Athens, Georgia, the town where you would naturally expect the assimilation of all things cultural and if you did, you would be right on. The Culture Clubs recently strutted their stuff in Downtown Athens during the International Street Festival.
I had to be there. I am an expert at the Filipino Tinikling. I’m sure you’ve seen film clips of folks in the Philippines doing the Tinikling.
It’s relatively simple. You get two brain dead bozos to hold two bamboo poles parallel to each other and as these clowns clap the sticks together you have to dance, quickly I might add, between and in and out of the sticks without getting tender ankle flesh entrapped between the poles thereby suffering an injury that can lead you to becoming non-ambulatory. That would result in a serious need for crutches or a wheelchair.
I tell you I had to go. I just knew the Tiniklingers would welcome me with open arms once they saw my skill and grace as I performed this daring dance of the Philippines.
There was just one thing I did not take into consideration. I had forgotten Americans are not welcomed with open arms (by just about anybody) in the world anymore and the Filipino men who were in control of the ankle bashers did not seem to appreciate the fact that a tall, dark, and fairly ugly Americano could do their dance so well.
I was really getting into it (this would have been in the first three seconds or so) when things began to fall apart. They started banging those sticks together so fast that even Fred Astaire would have grabbed his top hat and run like hell.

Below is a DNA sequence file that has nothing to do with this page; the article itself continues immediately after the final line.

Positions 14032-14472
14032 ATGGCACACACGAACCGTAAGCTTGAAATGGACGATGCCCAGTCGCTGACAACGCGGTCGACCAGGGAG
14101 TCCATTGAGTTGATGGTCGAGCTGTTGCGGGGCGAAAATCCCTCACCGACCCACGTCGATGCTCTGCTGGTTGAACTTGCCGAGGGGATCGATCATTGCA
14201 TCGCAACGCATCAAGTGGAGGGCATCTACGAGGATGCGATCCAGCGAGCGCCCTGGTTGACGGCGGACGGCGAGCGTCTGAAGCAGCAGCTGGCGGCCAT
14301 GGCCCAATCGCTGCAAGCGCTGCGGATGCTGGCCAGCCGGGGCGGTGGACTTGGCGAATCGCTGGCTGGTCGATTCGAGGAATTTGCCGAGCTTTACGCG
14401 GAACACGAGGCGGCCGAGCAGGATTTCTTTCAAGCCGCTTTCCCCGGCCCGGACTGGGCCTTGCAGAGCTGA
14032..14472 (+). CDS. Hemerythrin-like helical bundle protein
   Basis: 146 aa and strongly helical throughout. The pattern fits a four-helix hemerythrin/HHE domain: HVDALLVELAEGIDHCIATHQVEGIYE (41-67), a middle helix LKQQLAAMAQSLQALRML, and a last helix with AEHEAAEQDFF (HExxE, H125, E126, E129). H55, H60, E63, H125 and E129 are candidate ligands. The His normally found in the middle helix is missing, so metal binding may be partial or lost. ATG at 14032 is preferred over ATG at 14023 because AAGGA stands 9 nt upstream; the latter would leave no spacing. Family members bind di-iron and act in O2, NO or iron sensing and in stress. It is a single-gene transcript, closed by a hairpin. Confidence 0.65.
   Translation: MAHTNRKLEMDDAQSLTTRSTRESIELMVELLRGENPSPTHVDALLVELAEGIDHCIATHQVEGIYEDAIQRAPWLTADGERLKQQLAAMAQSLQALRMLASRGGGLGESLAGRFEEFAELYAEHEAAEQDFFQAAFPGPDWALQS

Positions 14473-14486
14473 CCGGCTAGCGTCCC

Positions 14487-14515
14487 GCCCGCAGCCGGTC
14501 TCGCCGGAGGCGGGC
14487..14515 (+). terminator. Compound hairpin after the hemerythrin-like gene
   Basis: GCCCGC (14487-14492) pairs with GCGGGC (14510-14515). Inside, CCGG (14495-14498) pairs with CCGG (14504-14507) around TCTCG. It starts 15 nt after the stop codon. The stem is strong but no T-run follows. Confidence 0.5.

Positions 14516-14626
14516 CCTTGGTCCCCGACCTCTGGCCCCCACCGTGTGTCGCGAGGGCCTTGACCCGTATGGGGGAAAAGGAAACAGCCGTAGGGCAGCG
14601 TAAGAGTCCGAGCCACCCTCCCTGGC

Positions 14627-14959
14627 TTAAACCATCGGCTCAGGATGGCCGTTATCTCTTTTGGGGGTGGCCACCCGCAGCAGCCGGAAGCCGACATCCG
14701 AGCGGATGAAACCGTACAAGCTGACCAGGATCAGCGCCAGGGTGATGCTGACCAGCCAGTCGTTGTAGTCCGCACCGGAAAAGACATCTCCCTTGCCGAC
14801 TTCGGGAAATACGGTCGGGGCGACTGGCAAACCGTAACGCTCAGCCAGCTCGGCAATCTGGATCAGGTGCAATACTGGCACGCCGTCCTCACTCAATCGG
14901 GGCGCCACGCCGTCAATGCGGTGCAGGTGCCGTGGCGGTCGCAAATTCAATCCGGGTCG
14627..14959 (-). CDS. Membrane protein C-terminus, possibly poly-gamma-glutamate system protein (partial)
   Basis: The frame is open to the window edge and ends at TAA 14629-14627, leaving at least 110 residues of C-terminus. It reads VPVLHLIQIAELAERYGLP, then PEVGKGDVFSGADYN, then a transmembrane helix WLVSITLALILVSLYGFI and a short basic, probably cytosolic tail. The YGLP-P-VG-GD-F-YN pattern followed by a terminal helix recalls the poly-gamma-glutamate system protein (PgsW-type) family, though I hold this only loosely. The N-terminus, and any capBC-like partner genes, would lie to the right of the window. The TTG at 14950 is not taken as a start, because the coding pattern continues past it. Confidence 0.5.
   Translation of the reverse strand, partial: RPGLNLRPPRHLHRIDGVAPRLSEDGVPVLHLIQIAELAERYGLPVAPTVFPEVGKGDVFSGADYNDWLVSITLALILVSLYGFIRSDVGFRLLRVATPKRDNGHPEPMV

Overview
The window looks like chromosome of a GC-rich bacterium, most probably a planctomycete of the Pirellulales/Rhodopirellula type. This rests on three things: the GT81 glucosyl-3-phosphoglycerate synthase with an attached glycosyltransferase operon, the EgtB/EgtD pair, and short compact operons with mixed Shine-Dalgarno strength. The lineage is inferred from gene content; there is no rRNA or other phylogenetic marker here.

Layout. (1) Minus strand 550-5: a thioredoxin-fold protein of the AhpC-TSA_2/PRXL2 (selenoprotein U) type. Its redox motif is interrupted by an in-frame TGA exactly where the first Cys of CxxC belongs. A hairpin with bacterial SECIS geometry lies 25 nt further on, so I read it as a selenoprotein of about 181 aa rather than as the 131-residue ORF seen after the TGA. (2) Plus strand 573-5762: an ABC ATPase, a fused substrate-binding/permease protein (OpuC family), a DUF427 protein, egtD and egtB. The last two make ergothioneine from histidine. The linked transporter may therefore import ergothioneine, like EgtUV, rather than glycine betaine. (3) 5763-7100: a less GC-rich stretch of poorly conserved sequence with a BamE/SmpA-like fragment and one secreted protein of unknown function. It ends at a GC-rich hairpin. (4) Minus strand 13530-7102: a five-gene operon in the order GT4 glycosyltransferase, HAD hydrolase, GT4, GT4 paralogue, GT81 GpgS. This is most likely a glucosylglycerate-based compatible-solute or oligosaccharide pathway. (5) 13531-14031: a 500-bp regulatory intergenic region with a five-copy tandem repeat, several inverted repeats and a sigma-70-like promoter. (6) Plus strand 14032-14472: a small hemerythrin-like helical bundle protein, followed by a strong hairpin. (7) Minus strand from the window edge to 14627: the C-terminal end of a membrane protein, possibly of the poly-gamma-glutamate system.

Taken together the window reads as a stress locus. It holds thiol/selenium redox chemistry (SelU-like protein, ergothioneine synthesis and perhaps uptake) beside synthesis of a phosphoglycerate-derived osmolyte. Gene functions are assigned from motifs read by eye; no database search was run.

I was at their mercy. I made my slickest move but it didn’t work. They had my right foot in a vise. I wear a size twelve shoe but by the time those guys got through with me just my left foot was a size twelve.
My right foot was only two inches wide at the widest part and it was almost seventeen inches long. I rolled around on the floor a while and cried a little bit and then crawled over and leaned on a wall while angrily protesting they had changed the tempo on me and fouled me all up and ruined my favorite foot.
They answered my accusations with what seemed to me to be quite a bit of joy and one of them said. ‘Oh no, meester, the Filipino Tinikling is in three quarters rhythm and you were trying to dance in four-four time.’
I called Katie Mae to come get me but she told me I should have known better than to go down there and act like an old fool. She sent me a cab about an hour later.
My foot will never be the same. I think it is gradually reshaping itself but it’s kind of scary because the new shape resembles the long face of a nine year old mule my Daddy used to own.